The Chinese Communist Party’s troubles just keep getting bigger. Already hit by a deep economic crisis, the Xi Jinping administration is now also facing massive social unrest. As per SCMP, the Chinese government’s crackdown on peer-to-peer (P2P) lending platforms is causing deep anxiety within the Communist nation.
P2P lending is a form of money-lending, wherein an online platform matches borrowers with lenders. Many people in China, who weren’t able to find other avenues, have invested their life savings in P2P lending platforms. But now the CCP has purged P2P lending firms. China’s banking regulator has said that it has shut down all such firms across the country. But now millions in China are left wondering if they have lost their life savings.
China’s P2P industry has grown rapidly. The first such platform came into existence 14 years go. But since 2014, there has been an explosive growth in P2P lending firms, particularly because the Chinese government was initially supportive of internet financing.
P2P lending firms in China were a win-win solution. Small businesses who were otherwise unable to get funding for sustaining or expanding their operations found refuge in P2P lending platforms. Also, many individuals, who were not able to tap into any other source for getting good returns on their life savings, were able to invest their money through such online platforms.
As per Chinese government data, 10,000 such P2P lending firms came up in China. The annual transactions at such firms reached a high of 3 trillion yuan, that is, US$ 460 billion, showing the level of faith reposed by investors in such platforms. But in late 2017, P2P lending in China was hit by Chinese President Xi Jinping’s de-risking campaign. The Chinese government, therefore, decided to squeeze such lending platforms out of China’s financial system.
Guo Shuqing, the Chairman of China Banking and Insurance Regulatory Commission and party chief of the People’s Bank of China, led the crackdown against P2P lending. In 2018, Guo said, “You need to question [a product] if its return surpasses 6 per cent. If its return is higher than 8 per cent, the product is dangerous. If its return is above 10 per cent, you should be prepared to lose all of your principal.”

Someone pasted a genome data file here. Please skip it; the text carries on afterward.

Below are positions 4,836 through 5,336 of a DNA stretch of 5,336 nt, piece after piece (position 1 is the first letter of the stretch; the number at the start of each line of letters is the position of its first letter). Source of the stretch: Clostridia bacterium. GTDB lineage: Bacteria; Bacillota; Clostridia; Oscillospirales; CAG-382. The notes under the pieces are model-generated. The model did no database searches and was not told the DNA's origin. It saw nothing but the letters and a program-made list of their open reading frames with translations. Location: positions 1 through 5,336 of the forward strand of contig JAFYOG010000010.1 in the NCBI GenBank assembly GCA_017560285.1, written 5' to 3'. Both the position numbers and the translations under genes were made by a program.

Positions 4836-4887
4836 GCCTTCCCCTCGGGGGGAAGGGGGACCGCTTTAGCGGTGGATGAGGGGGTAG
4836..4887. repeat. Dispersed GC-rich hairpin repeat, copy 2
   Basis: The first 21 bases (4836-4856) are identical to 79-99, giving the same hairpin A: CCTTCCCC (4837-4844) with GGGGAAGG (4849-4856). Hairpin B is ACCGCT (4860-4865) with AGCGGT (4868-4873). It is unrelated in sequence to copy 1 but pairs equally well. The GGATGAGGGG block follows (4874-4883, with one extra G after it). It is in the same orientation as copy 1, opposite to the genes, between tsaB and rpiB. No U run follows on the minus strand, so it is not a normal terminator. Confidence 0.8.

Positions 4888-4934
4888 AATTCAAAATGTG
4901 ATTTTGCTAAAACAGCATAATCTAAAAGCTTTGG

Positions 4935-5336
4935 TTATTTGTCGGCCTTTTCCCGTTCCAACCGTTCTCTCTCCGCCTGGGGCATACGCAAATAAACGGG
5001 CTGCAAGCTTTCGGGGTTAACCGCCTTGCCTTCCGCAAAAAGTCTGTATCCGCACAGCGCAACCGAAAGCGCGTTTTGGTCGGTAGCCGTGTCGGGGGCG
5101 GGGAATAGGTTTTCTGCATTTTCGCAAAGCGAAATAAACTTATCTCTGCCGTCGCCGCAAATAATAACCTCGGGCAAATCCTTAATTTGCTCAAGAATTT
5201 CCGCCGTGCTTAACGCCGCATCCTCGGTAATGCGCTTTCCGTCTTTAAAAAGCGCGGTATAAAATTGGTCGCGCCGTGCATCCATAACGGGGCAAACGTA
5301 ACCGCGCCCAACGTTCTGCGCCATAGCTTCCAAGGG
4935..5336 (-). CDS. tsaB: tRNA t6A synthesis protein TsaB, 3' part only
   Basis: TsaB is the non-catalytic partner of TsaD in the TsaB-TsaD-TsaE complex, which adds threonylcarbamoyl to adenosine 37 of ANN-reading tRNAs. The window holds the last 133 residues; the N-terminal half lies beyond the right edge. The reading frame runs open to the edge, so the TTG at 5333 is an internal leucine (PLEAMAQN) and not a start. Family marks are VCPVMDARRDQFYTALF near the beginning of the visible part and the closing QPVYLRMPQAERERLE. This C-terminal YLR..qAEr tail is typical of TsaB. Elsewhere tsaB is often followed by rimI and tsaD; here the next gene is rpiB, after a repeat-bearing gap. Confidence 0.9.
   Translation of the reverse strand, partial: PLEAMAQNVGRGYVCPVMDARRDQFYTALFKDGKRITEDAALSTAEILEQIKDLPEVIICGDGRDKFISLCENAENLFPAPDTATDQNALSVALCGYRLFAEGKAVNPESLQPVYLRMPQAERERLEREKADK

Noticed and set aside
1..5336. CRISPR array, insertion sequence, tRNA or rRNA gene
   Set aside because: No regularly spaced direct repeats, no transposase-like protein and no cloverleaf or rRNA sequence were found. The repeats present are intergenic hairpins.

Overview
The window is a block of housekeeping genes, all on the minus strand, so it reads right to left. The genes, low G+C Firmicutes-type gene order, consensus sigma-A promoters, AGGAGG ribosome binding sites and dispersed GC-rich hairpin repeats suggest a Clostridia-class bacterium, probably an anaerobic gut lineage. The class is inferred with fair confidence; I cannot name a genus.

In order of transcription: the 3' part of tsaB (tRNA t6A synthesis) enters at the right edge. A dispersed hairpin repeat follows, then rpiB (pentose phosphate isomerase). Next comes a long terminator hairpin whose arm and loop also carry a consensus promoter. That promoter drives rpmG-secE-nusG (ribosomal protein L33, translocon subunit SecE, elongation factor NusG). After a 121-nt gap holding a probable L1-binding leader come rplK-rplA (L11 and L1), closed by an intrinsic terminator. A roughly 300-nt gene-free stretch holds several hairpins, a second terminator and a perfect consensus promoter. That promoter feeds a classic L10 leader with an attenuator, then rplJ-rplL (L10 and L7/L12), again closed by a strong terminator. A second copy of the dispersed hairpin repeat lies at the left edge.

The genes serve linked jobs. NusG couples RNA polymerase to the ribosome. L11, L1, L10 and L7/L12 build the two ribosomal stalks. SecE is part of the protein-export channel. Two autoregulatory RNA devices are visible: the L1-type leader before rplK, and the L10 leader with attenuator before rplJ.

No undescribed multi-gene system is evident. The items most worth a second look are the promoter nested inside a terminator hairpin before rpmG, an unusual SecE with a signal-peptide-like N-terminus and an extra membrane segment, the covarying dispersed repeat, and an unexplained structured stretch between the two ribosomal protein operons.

He had also warned that many such P2P lending firms could be illegally raising funds or were simply Ponzi schemes.
Anyhow, the Xi Jinping administration has gone ahead with shutting P2P lending firms. But the Chinese government is simply refusing to help those who have been left in the lurch. Countless investors are now anxious about future uncertainties. They have tried all means– approaching the police, filing complaints and lawsuits, and what is recognised as the biggest crime in China- protesting on the streets.
Billions of dollars are at stake in China. In August, the regulator had said that about 800 billion yuan, that is, US$122.7 billion worth of investor funds have not yet been retrieved. SCMP reported that Karen Kong, whose mother had invested her entire life-saving- over 1 million yuan, that is, US$ 153,000, in a little known P2P lending platform, Beijing-based Jieyue United.
But now the online platform has landed up on the Chinese government’s liquidation list. She said, “No one can give us a clear timetable for the settlement, or even a reply.” As per Kong, local government agencies in Beijing rejected all the evidence, petitions and appeals filed before them.
The Chinese government has thus imposed a sweeping shutdown on P2P lending platforms across the Communist nation. It has also stepped in and taken over the accounts. But the investors are being told that they would be able to retrieve only 20-30 per cent of their original investments.
The CCP purge on P2P lending is therefore becoming a ticking time bomb which can explode into a revolution against Beijing if the Chinese government continues to compromise investor interest.